The lat­est Mor­gan Stan­ley in­cen­tive is smaller by com­par­i­son.

The com­pany em­ploys more than 55,000 peo­ple glob­ally and about 1,000 peo­ple in Bal­ti­more. Like other fi­nan­cial com­pa­nies try­ing to rein in costs, it has worked to shift em­ploy­ees to less ex­pen­sive lo­ca­tions, like Bal­ti­more with its rel­a­tively low cost of liv­ing, a strat­egy lead­ers high­lighted on a re­cent call with in­vestors.

The ex­pan­sion in Bal­ti­more is tied to con­sol­i­da­tion else­where at Mor­gan Stan­ley, said Wil­liam H. Cole IV, head of the Bal­ti­more De­vel­op­ment Corp.

He said it’s one of the rea­sons Mor­gan Stan­ley chose to open a sec­ond of­fice at the Bank of Amer­ica build­ing at 100 S. Charles Street.

In to­tal, Mor­gan Stan­ley ex­pects to oc­cupy more than 250,000 square feet of of­fice space in Bal­ti­more.

In ad­di­tion to its Har­bor Point of­fices, the com­pany is leas­ing about 69,000 square feet at 100 S. Charles Street — two floors — with the op­tion to add more, said Abdi Ma­hamedi of New York-based Car­lyle De­vel­op­ment Group, which bought the prop­erty last year with plans for a ma­jor ren­o­va­tion that would ori­ent the build­ing to Pratt Street.

He said he ex­pects Mor­gan Stan­ley to start mov­ing in next fall.

“We be­lieve in Bal­ti­more’s resur­gence and re­nais­sance,” Ma­hamedi said. “We think it has a good fu­ture and this … will give this part of town a lot of cred­i­bil­ity.”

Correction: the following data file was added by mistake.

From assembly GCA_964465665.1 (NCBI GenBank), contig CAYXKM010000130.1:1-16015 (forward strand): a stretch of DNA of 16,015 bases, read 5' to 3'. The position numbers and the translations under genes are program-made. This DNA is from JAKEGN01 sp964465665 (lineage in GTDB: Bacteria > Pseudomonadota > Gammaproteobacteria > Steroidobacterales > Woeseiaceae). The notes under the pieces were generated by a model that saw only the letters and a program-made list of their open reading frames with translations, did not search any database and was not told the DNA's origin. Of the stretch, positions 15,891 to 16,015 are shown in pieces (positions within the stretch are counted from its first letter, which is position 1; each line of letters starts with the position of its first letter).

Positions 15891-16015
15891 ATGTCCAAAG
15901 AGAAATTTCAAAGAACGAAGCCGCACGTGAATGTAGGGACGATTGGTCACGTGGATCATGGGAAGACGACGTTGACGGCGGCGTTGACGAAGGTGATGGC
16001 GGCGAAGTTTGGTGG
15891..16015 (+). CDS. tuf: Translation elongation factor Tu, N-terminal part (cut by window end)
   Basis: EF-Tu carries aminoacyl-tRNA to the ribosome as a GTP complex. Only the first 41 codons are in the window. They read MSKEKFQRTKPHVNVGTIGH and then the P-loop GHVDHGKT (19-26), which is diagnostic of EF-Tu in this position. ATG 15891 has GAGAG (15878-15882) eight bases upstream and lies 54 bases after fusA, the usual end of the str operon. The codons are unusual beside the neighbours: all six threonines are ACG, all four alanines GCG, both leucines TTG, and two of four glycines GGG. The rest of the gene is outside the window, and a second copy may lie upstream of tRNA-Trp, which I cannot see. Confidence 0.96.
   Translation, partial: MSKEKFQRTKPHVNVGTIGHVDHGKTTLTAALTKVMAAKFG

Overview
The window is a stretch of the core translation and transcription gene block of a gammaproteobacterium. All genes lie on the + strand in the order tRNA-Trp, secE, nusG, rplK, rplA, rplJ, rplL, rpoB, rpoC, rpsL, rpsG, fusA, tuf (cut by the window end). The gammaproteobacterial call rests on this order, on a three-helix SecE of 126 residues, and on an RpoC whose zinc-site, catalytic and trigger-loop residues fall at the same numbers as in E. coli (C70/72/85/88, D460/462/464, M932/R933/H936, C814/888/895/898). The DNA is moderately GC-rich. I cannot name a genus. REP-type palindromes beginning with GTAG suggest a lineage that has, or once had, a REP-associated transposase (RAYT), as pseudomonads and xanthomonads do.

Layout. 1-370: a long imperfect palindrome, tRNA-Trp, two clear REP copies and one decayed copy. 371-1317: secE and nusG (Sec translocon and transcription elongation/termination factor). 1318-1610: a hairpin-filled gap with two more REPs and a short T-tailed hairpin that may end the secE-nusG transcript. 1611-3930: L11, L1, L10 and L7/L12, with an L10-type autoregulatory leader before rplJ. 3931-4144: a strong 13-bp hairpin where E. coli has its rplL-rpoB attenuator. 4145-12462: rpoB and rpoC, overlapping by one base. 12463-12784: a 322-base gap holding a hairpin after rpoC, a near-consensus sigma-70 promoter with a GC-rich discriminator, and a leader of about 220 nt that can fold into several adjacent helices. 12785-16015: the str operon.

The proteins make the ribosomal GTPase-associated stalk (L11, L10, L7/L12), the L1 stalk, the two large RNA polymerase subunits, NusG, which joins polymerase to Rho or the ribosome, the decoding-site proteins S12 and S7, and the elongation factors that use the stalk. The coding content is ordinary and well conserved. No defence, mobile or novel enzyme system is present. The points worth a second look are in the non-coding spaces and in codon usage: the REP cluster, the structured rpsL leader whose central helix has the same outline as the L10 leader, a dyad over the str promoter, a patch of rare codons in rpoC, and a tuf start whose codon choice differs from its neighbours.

The ex­pan­sion adds to hir­ing plans Mor­gan Stan­ley an­nounced sev­eral years ago when it was in line to re­ceive more than $6 mil­lion in state and city in­cen­tives linked to its new build­ing in Har­bor Point.

At the time, the com­pany said it ex­pected to em­ploy 1,500 peo­ple in Bal­ti­more by the end of 2018, but those goals were scaled back amid the slow re­cov­ery from the eco­nomic down­turn. The in­cen­tive pack­age also was re­duced, said Karen Glenn Hood, a spokes­woman for the state Com­merce Depart­ment.

Through a spokes­woman, Mor­gan Stan­ley of­fi­cials de­clined to be in­ter­viewed.

Bal­ti­more is the com­pany’s largest base in North Amer­ica out­side of New York, ac­cord­ing to its web­site. Its Bal­ti­more of­fice han­dles op­er­a­tions, com­pli­ance and tech­nol­ogy, and the ex­pan­sion here could add di­vi­sions such as trade sup­port.